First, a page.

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WE are informed that certain brethren in the West are making use of the Bible reading on this subject, which appeared in the REVIEW of April 7, to stir up strife and division. This is wrong, and, we think, without any occasion. While it is generally held among our people that rebaptism is proper under certain circumstances, as in cases of first conversion to the full understanding and intent of the law of God, or of restoration from a state and period of complete apostasy from the truth, it is also held and taught that this matter should be left to the individual conscience of every one, to act as he or she may feel that duty demands, and that no pressure should he brought to bear upon any to lead them to act contrary to, or even in advance of, their own convictions in the matter. Yet it often occurs that persons, under the influence of a powerful religious experience, by which they are conscious of being newly converted, feel that it would be a privilege to be rebaptized, and desire to do so, but yet hardly know on what ground the step could be justified. The reading above referred to was designed to set forth the grounds upon which one could act in such cases.

In regard to the freedom which is accorded to every one on this question, the following action taken by the General Conference in its twenty-fifth annual session, in Battle Creek, Nov. 18 to Dee. 6, 1886, and reported in the 1887 Year Book, p. 45, in conclusive :—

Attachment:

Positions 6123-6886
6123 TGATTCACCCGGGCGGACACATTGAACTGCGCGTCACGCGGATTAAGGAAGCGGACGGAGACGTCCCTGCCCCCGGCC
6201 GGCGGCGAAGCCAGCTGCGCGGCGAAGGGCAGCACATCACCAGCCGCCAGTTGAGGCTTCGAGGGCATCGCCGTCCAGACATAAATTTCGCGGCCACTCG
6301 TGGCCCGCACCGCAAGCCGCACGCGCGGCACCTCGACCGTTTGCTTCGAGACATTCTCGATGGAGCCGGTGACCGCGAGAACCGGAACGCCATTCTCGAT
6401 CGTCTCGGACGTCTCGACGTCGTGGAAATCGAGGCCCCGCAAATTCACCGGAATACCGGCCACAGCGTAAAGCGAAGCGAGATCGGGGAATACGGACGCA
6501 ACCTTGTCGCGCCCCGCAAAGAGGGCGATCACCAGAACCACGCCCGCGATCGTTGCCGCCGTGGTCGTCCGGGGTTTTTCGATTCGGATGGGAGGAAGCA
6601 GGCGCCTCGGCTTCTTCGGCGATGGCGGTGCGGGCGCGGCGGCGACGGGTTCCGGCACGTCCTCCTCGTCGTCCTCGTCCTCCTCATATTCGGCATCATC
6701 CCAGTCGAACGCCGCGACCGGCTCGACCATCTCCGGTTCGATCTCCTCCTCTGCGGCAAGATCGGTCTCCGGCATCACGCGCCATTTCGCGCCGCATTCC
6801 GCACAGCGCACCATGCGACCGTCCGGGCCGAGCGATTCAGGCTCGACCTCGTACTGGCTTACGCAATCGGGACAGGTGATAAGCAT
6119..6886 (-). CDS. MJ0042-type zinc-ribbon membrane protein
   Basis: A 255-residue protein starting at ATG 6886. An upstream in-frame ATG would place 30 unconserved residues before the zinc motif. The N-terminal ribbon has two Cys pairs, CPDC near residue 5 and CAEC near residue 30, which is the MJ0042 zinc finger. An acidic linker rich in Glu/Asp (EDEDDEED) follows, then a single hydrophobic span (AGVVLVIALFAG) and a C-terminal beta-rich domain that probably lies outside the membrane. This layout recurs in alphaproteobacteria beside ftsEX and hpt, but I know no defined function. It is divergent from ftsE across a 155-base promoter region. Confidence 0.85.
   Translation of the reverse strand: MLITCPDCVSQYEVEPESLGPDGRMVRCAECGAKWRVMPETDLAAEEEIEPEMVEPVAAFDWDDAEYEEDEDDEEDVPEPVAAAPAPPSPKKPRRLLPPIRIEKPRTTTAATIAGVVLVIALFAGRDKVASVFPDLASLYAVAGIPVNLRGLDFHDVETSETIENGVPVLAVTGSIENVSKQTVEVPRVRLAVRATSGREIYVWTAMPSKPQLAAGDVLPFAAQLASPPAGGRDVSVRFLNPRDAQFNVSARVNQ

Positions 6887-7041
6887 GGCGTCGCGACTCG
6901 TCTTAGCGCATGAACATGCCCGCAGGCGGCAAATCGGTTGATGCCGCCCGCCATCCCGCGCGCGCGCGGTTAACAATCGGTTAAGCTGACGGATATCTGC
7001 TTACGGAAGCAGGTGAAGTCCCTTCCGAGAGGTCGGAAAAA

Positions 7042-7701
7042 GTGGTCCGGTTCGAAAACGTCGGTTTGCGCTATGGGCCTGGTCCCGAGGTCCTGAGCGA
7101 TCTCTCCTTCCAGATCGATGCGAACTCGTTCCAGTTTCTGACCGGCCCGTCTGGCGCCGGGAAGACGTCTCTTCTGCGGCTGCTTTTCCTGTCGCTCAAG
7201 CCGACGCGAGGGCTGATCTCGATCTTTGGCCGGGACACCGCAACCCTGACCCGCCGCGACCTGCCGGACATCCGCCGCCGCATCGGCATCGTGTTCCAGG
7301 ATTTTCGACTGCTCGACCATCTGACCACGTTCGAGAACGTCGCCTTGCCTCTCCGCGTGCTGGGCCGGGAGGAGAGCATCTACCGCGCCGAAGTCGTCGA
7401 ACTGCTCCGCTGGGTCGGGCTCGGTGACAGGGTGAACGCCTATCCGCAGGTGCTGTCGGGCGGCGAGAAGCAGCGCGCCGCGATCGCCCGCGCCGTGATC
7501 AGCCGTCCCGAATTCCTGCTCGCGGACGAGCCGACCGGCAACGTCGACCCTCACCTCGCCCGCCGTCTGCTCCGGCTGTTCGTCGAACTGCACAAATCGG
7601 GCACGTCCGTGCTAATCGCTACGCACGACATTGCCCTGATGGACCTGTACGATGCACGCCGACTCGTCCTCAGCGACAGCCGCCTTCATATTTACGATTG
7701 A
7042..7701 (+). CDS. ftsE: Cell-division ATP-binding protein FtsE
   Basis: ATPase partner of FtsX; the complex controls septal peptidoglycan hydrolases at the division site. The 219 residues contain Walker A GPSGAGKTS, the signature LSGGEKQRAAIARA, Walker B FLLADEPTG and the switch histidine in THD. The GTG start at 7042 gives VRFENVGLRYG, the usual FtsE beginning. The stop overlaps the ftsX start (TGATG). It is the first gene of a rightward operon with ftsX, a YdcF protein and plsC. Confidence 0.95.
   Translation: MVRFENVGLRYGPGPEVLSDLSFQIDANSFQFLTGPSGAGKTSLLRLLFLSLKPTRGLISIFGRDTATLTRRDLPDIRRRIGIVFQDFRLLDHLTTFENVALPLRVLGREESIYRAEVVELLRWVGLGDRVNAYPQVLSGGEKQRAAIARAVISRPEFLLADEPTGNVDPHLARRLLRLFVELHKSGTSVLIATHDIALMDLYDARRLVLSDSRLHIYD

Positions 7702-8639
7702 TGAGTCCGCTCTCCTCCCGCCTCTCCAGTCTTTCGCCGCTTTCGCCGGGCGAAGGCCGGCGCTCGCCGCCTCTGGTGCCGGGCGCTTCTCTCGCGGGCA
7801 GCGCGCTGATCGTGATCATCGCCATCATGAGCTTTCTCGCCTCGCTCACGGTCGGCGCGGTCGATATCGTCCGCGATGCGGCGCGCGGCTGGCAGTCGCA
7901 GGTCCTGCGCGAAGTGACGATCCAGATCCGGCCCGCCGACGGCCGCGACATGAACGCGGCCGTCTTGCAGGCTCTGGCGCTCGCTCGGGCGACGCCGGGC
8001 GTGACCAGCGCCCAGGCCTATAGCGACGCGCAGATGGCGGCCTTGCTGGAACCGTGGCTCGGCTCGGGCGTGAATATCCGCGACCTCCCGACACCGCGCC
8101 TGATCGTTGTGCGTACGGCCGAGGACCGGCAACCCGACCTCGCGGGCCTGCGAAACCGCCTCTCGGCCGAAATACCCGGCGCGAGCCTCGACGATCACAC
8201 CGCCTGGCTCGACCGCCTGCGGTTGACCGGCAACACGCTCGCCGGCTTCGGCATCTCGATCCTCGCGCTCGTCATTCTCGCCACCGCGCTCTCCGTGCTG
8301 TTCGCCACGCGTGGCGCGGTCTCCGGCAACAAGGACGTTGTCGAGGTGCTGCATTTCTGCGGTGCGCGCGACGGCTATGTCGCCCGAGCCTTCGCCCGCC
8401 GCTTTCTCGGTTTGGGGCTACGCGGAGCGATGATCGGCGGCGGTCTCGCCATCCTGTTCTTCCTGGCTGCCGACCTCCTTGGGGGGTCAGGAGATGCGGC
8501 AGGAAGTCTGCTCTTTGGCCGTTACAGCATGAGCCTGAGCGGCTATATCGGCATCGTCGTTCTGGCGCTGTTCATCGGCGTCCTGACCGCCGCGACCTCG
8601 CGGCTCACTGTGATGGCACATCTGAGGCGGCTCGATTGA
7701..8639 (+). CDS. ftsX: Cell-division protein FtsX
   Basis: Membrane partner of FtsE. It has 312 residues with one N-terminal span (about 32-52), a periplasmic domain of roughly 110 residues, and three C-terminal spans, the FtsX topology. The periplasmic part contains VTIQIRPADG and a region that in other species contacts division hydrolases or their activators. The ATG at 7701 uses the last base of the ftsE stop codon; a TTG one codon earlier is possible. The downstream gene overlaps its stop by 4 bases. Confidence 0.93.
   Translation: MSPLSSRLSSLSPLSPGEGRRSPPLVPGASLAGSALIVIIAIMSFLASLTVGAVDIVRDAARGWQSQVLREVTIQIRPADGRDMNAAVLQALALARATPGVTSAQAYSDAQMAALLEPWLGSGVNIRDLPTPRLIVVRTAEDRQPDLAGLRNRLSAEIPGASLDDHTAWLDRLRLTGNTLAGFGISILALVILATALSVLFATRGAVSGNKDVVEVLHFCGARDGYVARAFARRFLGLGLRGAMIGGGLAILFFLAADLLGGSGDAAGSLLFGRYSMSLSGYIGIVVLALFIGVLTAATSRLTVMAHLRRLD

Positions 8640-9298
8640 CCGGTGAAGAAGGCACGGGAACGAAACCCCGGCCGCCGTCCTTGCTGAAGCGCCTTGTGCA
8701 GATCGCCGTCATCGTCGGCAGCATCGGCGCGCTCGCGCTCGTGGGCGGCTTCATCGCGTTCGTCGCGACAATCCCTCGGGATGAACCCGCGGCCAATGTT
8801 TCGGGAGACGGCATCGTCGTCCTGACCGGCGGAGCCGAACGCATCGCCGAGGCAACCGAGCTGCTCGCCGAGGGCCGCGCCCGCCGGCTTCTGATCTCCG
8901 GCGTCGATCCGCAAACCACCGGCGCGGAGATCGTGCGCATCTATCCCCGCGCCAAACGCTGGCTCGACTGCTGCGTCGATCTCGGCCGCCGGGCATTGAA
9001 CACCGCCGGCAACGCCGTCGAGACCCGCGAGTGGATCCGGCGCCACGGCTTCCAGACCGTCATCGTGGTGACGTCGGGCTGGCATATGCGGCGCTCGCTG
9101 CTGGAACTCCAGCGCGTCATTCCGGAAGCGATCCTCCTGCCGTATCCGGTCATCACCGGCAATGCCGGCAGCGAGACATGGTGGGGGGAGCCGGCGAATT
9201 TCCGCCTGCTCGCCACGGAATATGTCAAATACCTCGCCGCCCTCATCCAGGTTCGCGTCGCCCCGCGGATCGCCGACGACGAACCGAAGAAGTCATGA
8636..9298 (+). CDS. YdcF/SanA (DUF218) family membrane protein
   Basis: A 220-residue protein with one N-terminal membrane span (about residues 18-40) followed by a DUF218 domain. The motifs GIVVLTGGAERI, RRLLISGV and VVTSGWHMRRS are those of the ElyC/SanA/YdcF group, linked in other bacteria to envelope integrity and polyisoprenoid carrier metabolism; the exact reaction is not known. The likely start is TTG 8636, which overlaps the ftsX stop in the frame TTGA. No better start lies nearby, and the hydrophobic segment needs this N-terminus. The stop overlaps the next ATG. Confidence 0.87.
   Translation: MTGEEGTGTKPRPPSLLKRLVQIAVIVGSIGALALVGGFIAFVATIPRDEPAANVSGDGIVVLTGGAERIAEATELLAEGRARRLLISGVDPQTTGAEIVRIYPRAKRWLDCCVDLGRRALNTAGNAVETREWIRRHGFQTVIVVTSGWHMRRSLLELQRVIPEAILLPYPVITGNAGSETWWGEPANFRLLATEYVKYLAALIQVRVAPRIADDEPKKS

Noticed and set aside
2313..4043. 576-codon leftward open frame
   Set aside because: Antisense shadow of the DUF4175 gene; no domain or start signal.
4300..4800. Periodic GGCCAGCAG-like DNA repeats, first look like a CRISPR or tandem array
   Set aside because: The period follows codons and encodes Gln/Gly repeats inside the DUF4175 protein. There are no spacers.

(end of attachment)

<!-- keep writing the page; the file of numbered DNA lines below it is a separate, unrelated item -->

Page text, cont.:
"Whereas, We learn with regret that in some places certain persons have urged the subject of rebaptism as necessary to salvation and—

"Whereas, This has caused trouble and division in some churches, and the mind of this body is asked ; therefore—

"Resolved, That upon the subject of rebaptism of those who have been properly baptized before embracing the message, it is the teaching and practice of our people, founded upon the Bible, as we believe, that they be received into our churches without rebaptism if they themselves are satisfied with their former baptism, though it is the privilege of such to be rebaptized whenever they shall desire it, as most of our people do sooner or later; but that it should not be urged upon any one as necessary to salvation."

If any persist in acting contrary to this instruction, they must be classed with those of whom the apostle speaks in Rom. 16 : 17.—Review and Herald, July 7, 1891

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